Why Regulators Can’t Regulate
Everyone knows that regulators regulate markets. Markets, of course, are the result of individuals acting freely to determine the price of everything from food to insurance. It’s simply the most efficient way to allocate scarce resources in a world of unlimited wants. And when regulators regulate, they alter the way people behave. They raise costs and require individuals to find ways around the regulations to achieve their individual goals; i.e., to circumvent the shortages and surpluses that the regulations inevitably cause.
Consider the money supply, which the Fed has a government-granted monopoly to supply. When the Fed prints (or electronically creates) more money than what the markets demand, we value each dollar less, and goods prices that are stated in dollar terms go up in price. In short, we have price inflation. Price inflation (rising prices) encourages some people to purchase things with debt—like houses, cars, or an education. (Low interest rates, artificially held down by the Fed, also encourage people to borrow more money than they otherwise would.) As more and more people buy goods/services with debt, prices are pushed higher. In time, people buy more things than they can afford, and some people default on their debt, leading to a domino effect until lenders stop lending, and spending contracts. In short, we have a recession or depression. Consequently, the Fed prints more money and lowers interest rates in an effort to stimulate the economy (avoid a recession), and we start the same old cycle over again. Or do we?
What if the Fed raises interest rates rather than lowering them? Or, what if more regulations are enacted? It’s possible that markets may become even more depressed and distorted before we see another round of inflation. Consider Obamacare, an additional tax. It’s sold to the public as a way to keep insurance prices down so everyone can afford insurance, but it surely has a depressing effect on businesses that are subject to the new tax. More tax means less income to corporations and the individuals they employ. It may also result in higher prices to the consumer.
Then there’s minimum wage legislation. It’s sold to the economically-ignorant folks as a way to increase poor people’s standard of living, but no one points out how many people it keeps out of the labor market. When the minimum wage is raised above one’s productive ability, those folks are likely to be dismissed, not hired in the first place, or replaced by cheaper technology (read robots, or self-serve computers).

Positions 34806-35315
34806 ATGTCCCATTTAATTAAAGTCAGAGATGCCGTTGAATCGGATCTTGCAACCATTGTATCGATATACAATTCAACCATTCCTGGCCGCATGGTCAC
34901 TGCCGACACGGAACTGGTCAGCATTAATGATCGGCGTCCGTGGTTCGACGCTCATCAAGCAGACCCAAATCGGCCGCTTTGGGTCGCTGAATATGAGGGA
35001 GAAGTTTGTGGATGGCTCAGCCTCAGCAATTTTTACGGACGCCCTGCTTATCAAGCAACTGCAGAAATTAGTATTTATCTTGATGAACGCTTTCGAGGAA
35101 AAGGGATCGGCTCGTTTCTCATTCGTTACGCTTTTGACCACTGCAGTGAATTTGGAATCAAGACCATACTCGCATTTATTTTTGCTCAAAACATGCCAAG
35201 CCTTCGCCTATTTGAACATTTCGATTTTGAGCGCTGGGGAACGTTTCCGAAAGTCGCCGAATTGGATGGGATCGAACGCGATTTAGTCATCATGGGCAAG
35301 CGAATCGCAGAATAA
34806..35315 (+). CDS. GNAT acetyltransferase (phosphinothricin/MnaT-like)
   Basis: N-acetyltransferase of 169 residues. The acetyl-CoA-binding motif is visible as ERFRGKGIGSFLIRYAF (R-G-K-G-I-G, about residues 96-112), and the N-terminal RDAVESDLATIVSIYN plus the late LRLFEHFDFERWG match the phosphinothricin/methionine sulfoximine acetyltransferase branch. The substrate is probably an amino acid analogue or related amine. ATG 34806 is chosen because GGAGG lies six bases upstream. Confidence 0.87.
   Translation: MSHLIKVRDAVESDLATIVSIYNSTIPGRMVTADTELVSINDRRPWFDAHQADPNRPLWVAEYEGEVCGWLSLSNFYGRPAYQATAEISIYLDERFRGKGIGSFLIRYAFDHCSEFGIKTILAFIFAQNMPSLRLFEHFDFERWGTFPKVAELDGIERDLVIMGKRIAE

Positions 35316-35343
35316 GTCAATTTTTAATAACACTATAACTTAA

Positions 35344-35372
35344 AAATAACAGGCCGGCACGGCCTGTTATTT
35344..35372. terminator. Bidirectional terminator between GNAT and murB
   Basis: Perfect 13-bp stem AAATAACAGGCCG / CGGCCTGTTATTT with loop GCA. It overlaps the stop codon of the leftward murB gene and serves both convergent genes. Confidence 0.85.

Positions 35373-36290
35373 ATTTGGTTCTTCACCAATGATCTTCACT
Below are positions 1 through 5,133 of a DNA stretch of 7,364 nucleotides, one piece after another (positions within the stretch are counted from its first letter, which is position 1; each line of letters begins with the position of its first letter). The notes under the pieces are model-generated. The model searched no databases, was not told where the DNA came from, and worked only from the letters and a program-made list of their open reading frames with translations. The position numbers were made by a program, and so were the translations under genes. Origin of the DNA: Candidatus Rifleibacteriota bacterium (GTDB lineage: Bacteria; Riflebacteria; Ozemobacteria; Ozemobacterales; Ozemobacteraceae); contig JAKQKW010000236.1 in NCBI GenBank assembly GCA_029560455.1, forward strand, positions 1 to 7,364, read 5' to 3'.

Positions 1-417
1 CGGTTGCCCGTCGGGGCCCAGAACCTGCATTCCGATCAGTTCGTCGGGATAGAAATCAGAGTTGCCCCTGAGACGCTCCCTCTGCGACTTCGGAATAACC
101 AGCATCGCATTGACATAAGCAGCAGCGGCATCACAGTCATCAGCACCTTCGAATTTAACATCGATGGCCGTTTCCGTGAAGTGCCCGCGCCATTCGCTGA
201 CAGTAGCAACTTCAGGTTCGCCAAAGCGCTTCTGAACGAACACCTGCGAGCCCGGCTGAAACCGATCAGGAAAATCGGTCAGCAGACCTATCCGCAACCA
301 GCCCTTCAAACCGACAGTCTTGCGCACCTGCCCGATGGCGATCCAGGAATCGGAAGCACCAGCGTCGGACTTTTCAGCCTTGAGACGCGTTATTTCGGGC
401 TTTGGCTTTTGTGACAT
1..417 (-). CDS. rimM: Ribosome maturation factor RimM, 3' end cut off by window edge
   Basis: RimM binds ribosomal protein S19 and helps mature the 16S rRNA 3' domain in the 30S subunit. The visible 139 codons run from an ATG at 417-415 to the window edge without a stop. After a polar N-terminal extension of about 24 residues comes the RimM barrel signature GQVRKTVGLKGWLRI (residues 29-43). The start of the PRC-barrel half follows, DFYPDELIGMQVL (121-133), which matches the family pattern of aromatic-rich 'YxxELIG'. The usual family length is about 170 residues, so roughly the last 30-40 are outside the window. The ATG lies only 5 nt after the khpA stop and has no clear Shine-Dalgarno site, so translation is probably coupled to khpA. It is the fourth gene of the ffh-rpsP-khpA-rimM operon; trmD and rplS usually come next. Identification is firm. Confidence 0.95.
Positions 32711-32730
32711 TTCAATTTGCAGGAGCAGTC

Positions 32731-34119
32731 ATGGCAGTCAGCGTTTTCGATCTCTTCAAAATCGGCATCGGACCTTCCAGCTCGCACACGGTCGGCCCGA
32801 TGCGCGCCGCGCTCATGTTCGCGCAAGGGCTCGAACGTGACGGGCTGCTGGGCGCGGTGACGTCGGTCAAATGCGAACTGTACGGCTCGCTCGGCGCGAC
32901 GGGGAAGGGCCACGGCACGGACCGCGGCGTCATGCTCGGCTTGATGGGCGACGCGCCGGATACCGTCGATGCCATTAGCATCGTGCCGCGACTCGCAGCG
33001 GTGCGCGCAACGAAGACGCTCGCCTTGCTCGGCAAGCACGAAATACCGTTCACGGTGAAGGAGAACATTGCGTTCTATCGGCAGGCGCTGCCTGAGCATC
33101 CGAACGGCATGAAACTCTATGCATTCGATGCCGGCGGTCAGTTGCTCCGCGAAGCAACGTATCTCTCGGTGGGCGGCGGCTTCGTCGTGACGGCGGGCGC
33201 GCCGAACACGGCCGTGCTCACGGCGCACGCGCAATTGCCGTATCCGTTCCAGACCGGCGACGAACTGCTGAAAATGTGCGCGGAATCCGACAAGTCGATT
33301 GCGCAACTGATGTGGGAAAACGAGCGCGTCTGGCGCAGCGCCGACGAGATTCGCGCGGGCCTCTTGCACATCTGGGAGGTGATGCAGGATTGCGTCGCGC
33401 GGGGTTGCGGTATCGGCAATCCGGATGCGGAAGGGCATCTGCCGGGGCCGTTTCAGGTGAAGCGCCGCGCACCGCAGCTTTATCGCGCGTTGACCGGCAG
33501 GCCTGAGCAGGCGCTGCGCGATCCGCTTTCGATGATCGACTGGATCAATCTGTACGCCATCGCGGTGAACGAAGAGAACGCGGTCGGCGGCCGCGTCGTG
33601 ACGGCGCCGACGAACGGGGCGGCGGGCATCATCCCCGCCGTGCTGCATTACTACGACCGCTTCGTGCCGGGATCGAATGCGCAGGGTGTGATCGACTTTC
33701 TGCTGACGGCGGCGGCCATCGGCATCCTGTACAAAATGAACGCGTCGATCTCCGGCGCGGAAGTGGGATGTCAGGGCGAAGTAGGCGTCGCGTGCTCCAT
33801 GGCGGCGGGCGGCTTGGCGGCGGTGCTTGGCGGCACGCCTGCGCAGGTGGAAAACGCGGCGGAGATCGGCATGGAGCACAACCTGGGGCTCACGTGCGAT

And the businesses that are affected by new regulations (and can’t avoid them through some exemption or by moving to another jurisdiction), will become less profitable and potentially go out of business. In time, we’ll see a rise in credit default swaps, followed by rising bankruptcies, a general business decline, more layoffs, companies moving to other lower-taxing jurisdictions (inversions), etc.
In other parts of the world, some people may starve to death (in the Middle East and Africa, at first); others will fight for the ever-scarcer affordable resources. Wars will proliferate. Refugees will flee to other richer parts of the world where they can reduce their food insecurity, but increase friction in their new homelands.
All the while, governments around the world are trying to regulate the afore-mentioned effects of price inflation out of existence. Their regulations, of course, wouldn’t be necessary if they hadn’t created the price inflation in the first place. Regulators can’t regulate the mal-effects of price inflation out of existence by passing a law that declares it illegal for prices to rise, for example (price controls). Regulations just make things worse, and black markets may appear. All the while, governments become more intrusive in their attempts to keep individuals and businesses from raising their prices, while requiring higher wages for their workers. Trying to stop prices from rising by force (government rules and regulations) while printing more money has always failed in the past and will always fail in the future.
To the extent that governments are successful in holding prices down through the use of force, they defeat the price action of markets and the freely working individuals who are merely trying to buy/sell goods at a “market” price. In short, they thwart the normal behavior of people who are trying to buy/sell and trade goods/services. In the long run, their attempts to regulate prices (and peoples’ efforts to survive) will fail, or they will have to kill off those who disobey the regulations. In other words, regulations run counter to human nature and are ultimately destined to fail.
You might think of regulations as a short-term inconvenience that is destined to fail in the long run. Unfortunately, they might outlast your ability to survive them.
Robert F. Sennholz